Leftover Tomato Sauce Week (or: The Week In Which I, at the Age of 22, Finally Stop Spelling Tomato “Tomatoe”)

So I was making me a huge pot of tomato sauce for a week’s worth of new and exciting recipes when I thought to myself, “You know what you haven’t done in a while, Self? You haven’t blogged one word in seven whole months! The tomato sauce you are going to be making doesn’t even look like the tomato sauce you made two whole years ago” 

“You’re right, Self,” I replied, “my poor forgotten readers deserve to see all of this week’s new and exciting recipes to make up for my long hiatus.”

That’s right, Ladies and Germs, its Leftover Sauce Week.


Behold! The mighty tower of Leftovers!

Today I will show you exactly how to make the most delicious, completely from scratch, tomato sauce you will ever feast your mouth on. From there we are headed into the realm of Veal Puttanesca, beyond the land of Minestrone Soup, deep into the caves of Pasta Bolognese, through the forests of Ragu and past the island of Baked Eggplant before landing on the sacred shores of Homemade Pizza. So throw out that bottle of store bought sauce, cause we’re going on an adventure!

For today, though, we are going to make what can be best described as a metric crap ton of sauce (or approximately 1.1 imperial crap tons of sauce for you inch lovers out there).

For this, you will need:

  • 1 head of garlic with the cloves separated, peeled and sliced
  • 1 3-lb bag of onions, chopped into 1″ pieces
  • 1/4 cup packed fresh basil, chiffonaded
  • 1 Tbs packed fresh oregano leaves
  • 1 Tbs packed fresh parsley, roughly chopped
  • 3 large (28 oz) cans of tomatoes, crushed
  • 1 large (28 oz) can of tomatoes, fine diced
  • 1 large (28 oz) can of tomatoes, pureed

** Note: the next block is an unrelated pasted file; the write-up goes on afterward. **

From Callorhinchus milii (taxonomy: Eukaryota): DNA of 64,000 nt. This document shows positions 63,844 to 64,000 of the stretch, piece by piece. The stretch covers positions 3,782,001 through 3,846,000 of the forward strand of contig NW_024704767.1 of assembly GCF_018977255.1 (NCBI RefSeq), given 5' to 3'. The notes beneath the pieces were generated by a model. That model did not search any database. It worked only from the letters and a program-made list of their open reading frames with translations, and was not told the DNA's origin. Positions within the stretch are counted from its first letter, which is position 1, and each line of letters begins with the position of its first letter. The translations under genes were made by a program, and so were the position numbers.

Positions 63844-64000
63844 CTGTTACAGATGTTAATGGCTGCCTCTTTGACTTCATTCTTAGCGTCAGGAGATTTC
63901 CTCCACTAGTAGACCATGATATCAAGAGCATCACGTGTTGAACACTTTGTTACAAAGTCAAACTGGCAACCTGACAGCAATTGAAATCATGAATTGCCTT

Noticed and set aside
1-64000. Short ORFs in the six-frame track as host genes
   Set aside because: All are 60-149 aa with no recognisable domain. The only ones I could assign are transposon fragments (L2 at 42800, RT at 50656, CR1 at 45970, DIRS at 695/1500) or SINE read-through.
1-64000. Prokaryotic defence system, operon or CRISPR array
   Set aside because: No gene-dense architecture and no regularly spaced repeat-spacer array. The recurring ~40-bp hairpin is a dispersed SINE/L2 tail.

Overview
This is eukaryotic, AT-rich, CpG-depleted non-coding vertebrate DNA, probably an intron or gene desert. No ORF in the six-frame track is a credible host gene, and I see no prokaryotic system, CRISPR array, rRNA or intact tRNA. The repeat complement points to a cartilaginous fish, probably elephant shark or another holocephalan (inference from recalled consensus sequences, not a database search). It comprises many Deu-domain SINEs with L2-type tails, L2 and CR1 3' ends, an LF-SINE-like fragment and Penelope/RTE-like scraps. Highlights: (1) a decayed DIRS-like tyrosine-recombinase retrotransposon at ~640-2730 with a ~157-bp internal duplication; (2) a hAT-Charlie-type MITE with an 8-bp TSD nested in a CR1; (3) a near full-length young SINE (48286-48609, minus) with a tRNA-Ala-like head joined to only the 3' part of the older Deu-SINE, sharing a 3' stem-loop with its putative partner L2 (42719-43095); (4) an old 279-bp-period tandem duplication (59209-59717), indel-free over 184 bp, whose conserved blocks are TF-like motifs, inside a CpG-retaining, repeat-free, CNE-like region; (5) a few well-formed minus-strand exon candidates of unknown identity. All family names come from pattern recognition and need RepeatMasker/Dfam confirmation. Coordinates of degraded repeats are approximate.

• Plenty o’ salt, pepper and olive oil
  • One really freaking big pot
  • One sufficiently long spoon
  • One stool (for the vertically challenged)



Aside from being efficient, mise en place looks hella impressive

Heat a couple of tablespoons of olive oil over medium low heat and add the garlic. Saute the garlic until it is ever so slightly golden around the edges and then add the onions and a few hefty pinches of salt. Cook the onions over low heat until they are translucent and have begun to slightly caramelize (about 30 minutes) .


I tried to get an image from above but steam and camera lenses do not agree with one another.

If, at this point, you see any bits of burnt garlic, pull them out. Add the herbs, all five cans of tomatoes, and the plenty of salt and pepper and bring to a boil and then reduce to a simmer, stirring occasionally until sauce is cooked (about one hour). 

If, like me, you compose blog posts while you are cooking, be sure to set a timer so that  you don’t forget to stir. If, like me, you forget to do this, add a bit more salt and dried versions of the herbs in the proportions listed above to mask the bitterness and learn to live with the fact that everything you cook for the next week will taste slightly…smokey.

Look at all the sauce!

Look at all the sauce!

Prep Time: 30 Minutes

Cook Time: 2 Hours

Enjoy and be sure to join me later this week for Veal Puttanesca!


Dinner for Three-Caprese Salad with Homemade Mozzarella


Simply delightful

Well, it seems that I am still a completely unreliable blogger. Some things may never change. Since my last apology for not posting often enough, my wonderful boyfriend and my almost as wonderful best friend and cooking partner have gotten an apartment together. Which leads to the introduction of a new series here at Engineer Food, Dinner for Three, in which me and Larry and sometimes Will prepare a recipe (often from Bon Apetite or the NY Times) and tell you what we think. This being the first installment, however, I feel no need to stick to an established pattern. I’m funny like that.

This time I am going to tell you about a fantastic birthday present that Larry gave me:

Clearly, I was planning on being part of this documentation as evidenced by my wearing an over-sized t-shirt